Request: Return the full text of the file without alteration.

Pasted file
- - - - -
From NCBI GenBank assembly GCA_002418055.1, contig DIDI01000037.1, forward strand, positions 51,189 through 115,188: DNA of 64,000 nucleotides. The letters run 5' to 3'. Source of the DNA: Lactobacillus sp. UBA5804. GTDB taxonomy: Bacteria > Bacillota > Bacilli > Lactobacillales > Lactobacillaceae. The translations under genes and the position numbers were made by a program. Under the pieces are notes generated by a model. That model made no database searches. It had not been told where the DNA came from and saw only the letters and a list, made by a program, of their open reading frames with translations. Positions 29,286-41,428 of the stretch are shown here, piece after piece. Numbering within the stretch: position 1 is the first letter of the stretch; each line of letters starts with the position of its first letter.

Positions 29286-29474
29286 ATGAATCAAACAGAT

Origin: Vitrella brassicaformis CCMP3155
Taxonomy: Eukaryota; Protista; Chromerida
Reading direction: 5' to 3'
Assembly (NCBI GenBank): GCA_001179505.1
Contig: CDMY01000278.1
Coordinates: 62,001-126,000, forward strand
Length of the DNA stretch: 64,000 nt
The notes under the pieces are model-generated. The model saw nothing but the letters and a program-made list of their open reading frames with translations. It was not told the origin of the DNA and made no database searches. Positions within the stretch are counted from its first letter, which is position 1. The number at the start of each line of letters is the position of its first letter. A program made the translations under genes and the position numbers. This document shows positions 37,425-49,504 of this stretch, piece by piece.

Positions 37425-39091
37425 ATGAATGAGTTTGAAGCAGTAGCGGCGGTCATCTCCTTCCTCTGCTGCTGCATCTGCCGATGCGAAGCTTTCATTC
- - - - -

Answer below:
From NCBI GenBank assembly GCA_002418055.1, contig DIDI01000037.1, forward strand, positions 51,189 through 115,188: DNA of 64,000 nucleotides. The letters run 5' to 3'. Source of the DNA: Lactobacillus sp. UBA5804. GTDB taxonomy: Bacteria > Bacillota > Bacilli > Lactobacillales > Lactobacillaceae. The translations under genes and the position numbers were made by a program. Under the pieces are notes generated by a model. That model made no database searches. It had not been told where the DNA came from and saw only the letters and a list, made by a program, of their open reading frames with translations. Positions 29,286-41,428 of the stretch are shown here, piece after piece. Numbering within the stretch: position 1 is the first letter of the stretch; each line of letters starts with the position of its first letter.

Positions 29286-29474
29286 ATGAATCAAACAGAT

Origin: Vitrella brassicaformis CCMP3155
Taxonomy: Eukaryota; Protista; Chromerida
Reading direction: 5' to 3'
Assembly (NCBI GenBank): GCA_001179505.1
Contig: CDMY01000278.1
Coordinates: 62,001-126,000, forward strand
Length of the DNA stretch: 64,000 nt
The notes under the pieces are model-generated. The model saw nothing but the letters and a program-made list of their open reading frames with translations. It was not told the origin of the DNA and made no database searches. Positions within the stretch are counted from its first letter, which is position 1. The number at the start of each line of letters is the position of its first letter. A program made the translations under genes and the position numbers. This document shows positions 37,425-49,504 of this stretch, piece by piece.

Positions 37425-39091
37425 ATGAATGAGTTTGAAGCAGTAGCGGCGGTCATCTCCTTCCTCTGCTGCTGCATCTGCCGATGCGAAGCTTTCATTC